Challenges of biological realism and validation in simulation-based medical education

Day RS. Challenges of biological realism and validation in simulation-based medical education. Artificial intelligence in medicine. 2006 Sep; 38 (1):47-66. PMID: 16621481.

OVERVIEW:

Simulation, both physical and computer-based, has a rich history in support of medical education. Essentially all these efforts have been aimed at instilling concrete measurable skills, akin to vocational training. They present learners with choices, facilitating a degree of learning by doing. The sets of learner choices are usually limited, with choices clearly classified into "right" and "wrong". But much of medicine is not much like a multiple-choice test. The realm of choices is broad and not always easily converted to a short list. The "correct" answer is not always known by the experienced physician beforehand, sometimes not even after the die is cast and the future unfolds. Computer simulation of human disease and its treatment can in principle be tremendously useful in the education of both basic and clinical scientists. This paper describes some challenges in the construction of simulation-based "liberal arts" biomedical education.

OBJECTIVES:

The educator attempting to develop a learning environment based on simulation of biology faces some special challenges. The challenges addressed in this paper are: face validity and deep validity; finding the right degree of realism; authoring biomedical models efficiently; managing randomness. To illustrate the issues, we trace the history of the Oncology Thinking Cap throughout several versions and expansions of educational objectives, and describe the detection and remediation of shortcomings related to these issues.

DESIGN:

Dealing effectively with issues of validity and realism can be accomplished if the acquisition of information driving and justifying the model development choices is documented, preferably automatically, during the process. Efficiency in authoring is greatly enhanced by judicious modularity to encourage re-use, and by the use of templated statements rather than raw code or exotic graphical components to represent the instructions driving the model. Randomness can be used to familiarize learners with the true relative proportions of types of cases, or to enrich the encountered cases with rarer but more instructive cases. When a learner repeats an encounter with a scenario while changing a single option, proper management of randomness is essential to avoid artifacts of random number generators. Otherwise an outcome change caused by a shift in random number streams may masquerade as an outcome change due to the changed option.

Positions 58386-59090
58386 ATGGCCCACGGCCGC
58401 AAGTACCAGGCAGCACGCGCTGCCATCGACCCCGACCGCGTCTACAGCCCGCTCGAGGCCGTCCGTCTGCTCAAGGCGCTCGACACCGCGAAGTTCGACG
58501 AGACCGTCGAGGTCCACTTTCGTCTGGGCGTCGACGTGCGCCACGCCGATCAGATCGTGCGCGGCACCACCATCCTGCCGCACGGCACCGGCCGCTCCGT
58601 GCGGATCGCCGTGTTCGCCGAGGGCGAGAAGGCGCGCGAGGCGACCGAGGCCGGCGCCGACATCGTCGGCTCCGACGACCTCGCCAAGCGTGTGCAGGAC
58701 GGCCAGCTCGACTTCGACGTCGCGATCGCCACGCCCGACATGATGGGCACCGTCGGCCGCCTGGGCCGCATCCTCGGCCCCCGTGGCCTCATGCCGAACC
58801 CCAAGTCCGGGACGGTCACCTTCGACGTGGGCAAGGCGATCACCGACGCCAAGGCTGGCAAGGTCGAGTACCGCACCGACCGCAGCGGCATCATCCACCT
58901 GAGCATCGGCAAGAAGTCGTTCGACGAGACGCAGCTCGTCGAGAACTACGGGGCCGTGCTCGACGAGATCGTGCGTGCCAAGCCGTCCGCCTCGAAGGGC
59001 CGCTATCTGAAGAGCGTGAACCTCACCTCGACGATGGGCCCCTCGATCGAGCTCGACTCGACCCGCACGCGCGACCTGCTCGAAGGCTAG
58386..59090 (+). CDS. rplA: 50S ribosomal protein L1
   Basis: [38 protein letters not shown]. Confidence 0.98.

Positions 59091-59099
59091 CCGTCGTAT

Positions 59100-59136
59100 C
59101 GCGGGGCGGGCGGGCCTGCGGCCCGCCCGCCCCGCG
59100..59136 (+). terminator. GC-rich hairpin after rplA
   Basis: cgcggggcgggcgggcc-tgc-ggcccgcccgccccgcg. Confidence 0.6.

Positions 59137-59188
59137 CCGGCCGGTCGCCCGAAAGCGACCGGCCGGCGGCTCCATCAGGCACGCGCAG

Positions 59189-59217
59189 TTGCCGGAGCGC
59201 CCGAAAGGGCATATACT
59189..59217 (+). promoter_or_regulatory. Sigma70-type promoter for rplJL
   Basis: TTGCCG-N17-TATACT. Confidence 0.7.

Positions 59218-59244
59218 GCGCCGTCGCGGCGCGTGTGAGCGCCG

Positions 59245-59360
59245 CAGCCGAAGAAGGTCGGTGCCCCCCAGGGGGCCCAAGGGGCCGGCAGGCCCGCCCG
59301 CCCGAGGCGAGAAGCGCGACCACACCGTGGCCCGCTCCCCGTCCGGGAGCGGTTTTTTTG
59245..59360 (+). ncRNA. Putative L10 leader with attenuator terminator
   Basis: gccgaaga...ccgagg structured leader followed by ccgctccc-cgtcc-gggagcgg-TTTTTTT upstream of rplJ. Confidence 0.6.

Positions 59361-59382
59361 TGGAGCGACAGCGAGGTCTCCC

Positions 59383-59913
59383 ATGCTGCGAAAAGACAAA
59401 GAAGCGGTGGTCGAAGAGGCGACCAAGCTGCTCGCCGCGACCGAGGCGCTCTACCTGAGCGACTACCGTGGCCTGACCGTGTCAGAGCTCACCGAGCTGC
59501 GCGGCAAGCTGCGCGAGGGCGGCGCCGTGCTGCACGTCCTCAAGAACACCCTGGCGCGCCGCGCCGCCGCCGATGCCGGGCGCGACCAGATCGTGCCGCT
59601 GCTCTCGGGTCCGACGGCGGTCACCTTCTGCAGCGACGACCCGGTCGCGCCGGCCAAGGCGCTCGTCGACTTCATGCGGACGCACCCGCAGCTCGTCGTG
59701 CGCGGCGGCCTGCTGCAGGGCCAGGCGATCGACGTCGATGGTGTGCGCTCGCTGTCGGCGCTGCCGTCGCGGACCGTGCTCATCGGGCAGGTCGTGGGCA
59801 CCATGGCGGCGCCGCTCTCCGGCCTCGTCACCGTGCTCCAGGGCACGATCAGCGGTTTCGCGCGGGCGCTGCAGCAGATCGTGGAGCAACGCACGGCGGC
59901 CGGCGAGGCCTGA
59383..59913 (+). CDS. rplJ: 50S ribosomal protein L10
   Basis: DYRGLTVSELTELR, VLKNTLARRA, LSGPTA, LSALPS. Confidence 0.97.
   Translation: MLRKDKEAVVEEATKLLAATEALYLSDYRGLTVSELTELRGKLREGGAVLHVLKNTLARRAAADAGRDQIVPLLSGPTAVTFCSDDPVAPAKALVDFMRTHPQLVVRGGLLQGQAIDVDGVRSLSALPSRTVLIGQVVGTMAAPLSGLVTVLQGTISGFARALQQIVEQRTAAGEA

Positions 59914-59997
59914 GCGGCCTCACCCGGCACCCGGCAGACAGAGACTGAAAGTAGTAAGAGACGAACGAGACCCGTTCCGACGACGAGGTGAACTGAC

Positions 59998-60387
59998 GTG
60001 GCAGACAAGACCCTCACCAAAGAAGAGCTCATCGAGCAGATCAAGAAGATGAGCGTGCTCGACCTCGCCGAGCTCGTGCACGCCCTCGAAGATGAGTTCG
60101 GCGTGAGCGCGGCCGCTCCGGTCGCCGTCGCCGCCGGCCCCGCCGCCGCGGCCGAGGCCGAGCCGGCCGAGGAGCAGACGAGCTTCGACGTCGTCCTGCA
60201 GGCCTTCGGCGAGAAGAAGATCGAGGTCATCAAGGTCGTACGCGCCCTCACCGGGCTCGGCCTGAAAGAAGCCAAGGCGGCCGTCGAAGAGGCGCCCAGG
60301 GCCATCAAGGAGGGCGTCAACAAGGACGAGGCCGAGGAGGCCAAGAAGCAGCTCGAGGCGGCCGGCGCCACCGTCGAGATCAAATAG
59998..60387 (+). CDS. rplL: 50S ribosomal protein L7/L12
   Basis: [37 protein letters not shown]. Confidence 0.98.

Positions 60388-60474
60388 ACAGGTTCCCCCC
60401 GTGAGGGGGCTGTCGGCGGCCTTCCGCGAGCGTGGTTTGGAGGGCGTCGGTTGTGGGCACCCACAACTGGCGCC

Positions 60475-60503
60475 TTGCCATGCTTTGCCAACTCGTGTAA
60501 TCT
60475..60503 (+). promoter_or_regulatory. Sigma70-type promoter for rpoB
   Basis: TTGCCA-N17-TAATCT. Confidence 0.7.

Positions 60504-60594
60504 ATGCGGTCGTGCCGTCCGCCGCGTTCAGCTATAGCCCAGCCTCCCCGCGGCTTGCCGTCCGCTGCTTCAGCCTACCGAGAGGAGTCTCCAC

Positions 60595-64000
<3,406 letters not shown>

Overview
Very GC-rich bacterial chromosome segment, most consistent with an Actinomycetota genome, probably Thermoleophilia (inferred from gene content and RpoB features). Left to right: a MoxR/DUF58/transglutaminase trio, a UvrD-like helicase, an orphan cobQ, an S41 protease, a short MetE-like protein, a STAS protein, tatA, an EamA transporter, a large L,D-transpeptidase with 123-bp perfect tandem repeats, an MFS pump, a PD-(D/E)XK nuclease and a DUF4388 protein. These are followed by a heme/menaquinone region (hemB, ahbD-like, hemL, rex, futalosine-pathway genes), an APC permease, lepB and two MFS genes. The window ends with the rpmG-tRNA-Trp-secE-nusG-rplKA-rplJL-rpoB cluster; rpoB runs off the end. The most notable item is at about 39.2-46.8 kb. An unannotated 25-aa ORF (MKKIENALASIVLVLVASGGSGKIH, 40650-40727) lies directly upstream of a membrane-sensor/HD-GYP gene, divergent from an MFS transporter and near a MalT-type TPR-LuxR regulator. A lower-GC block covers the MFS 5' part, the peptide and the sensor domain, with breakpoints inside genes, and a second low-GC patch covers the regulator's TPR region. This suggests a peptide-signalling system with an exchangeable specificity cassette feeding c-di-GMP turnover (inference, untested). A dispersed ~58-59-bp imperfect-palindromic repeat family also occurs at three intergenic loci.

CONCLUSION:

Effective use of computer simulation of human disease and its treatment for biomedical education faces daunting obstacles, but these problems can be solved.

Publication Year: 
2006
Faculty Author: 
Publication Credits: 
Day, RS
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